A former Republican secretary of state and Atlanta's former Democrat mayor are warning that Americans need to learn to work together instead of fighting each other on every public policy issue.

"The country faces a stark choice," wrote James Baker III and Andrew Young in a Wall Street Journal op-ed.

"Its citizens can continue screaming at each other, sometimes over largely symbolic issues," they said. "Or they can again do what the citizens of this country have done best in the past — work together on the real problems that confront everyone."

They called out both sides for some of the actions that have led to violent disagreement and violence, such as the recent wave of white nationalism rallies that have led to counterprotests.

"Those who preach hatred should be called out for their odious beliefs," they wrote. "But even as extremism is condemned, Americans of good will need to keep up lines of civil, constructive conversation."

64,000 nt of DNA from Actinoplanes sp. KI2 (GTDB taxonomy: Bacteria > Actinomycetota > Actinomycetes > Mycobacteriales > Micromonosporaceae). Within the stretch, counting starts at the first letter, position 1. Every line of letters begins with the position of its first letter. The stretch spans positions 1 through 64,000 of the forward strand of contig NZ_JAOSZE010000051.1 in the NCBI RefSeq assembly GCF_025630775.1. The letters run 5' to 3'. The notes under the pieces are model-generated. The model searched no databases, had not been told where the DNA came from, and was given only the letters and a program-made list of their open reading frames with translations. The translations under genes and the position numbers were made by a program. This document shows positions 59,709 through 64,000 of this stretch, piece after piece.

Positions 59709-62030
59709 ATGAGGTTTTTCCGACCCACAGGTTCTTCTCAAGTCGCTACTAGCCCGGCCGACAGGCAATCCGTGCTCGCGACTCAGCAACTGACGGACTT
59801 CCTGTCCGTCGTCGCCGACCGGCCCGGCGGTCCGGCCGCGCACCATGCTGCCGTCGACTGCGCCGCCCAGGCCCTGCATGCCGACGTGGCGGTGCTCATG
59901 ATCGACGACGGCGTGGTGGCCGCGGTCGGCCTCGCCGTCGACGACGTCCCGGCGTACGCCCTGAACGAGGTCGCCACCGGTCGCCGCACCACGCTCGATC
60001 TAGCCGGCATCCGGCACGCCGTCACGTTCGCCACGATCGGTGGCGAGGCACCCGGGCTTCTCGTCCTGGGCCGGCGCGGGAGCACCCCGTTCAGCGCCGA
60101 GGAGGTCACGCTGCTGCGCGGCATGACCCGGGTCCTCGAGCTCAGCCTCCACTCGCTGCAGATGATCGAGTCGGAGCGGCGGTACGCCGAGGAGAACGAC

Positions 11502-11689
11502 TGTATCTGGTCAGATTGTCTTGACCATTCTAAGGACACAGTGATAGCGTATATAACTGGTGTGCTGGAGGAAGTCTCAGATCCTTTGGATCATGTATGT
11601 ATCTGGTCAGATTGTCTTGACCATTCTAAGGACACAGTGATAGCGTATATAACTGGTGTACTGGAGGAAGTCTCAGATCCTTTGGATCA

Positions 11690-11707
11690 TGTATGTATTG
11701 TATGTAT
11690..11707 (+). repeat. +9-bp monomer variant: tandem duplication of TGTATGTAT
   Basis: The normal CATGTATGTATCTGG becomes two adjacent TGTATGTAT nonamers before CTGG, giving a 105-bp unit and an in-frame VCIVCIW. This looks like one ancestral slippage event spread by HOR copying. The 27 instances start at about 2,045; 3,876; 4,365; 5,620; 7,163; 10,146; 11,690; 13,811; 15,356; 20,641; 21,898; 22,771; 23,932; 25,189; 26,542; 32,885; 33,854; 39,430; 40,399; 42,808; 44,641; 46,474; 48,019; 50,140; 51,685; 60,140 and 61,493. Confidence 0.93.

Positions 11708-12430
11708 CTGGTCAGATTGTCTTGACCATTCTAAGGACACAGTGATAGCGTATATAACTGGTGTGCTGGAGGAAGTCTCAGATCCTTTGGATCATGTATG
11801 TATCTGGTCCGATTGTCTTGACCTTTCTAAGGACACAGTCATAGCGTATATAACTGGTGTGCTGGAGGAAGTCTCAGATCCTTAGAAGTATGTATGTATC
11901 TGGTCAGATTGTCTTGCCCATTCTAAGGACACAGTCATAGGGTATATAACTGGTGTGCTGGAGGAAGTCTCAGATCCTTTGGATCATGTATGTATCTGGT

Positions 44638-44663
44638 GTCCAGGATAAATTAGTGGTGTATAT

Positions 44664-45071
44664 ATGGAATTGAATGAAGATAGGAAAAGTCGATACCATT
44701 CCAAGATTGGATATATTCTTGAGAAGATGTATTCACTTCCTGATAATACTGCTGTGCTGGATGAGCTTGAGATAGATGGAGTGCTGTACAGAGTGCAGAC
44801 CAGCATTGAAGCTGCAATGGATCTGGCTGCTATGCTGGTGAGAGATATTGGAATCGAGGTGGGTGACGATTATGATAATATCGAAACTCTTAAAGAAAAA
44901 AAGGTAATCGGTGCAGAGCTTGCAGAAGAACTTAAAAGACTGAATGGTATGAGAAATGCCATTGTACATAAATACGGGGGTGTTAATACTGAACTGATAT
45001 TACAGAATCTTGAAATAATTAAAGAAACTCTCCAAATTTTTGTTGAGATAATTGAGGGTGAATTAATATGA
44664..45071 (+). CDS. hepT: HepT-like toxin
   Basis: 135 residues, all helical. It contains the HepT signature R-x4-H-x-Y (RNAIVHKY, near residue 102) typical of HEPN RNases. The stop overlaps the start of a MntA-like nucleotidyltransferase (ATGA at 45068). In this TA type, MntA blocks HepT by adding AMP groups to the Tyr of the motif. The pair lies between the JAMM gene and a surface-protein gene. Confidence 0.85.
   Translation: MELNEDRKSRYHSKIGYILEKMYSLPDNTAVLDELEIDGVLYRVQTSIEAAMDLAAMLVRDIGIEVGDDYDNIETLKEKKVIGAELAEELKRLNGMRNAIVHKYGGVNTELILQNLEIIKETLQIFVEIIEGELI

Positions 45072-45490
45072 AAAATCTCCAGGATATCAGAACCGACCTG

"Both of us have been at the center of heated disputes in this country and around the world," Baker and Young wrote. "And there's one thing we've learned over the decades: You achieve peace by talking, not yelling. The best way to resolve an argument is to find common ground."

They also encouraged lawmakers and the White House not to allow a partial government shutdown this fall over what are likely to be contentious fights over spending and the debt ceiling.

"A government shutdown would only fortify most people's dissatisfaction with a federal government they (often correctly) believe doesn't work for them," they said. "And it would only breed more debilitating cynicism."

"We understand that politics is a contact sport, but leaders in Washington need to restrain their rhetoric and practice the lost art of compromise," the op-ed said. "They should stop pandering to the worst in us and appeal instead to what President Lincoln called 'the better angels of our nature.'"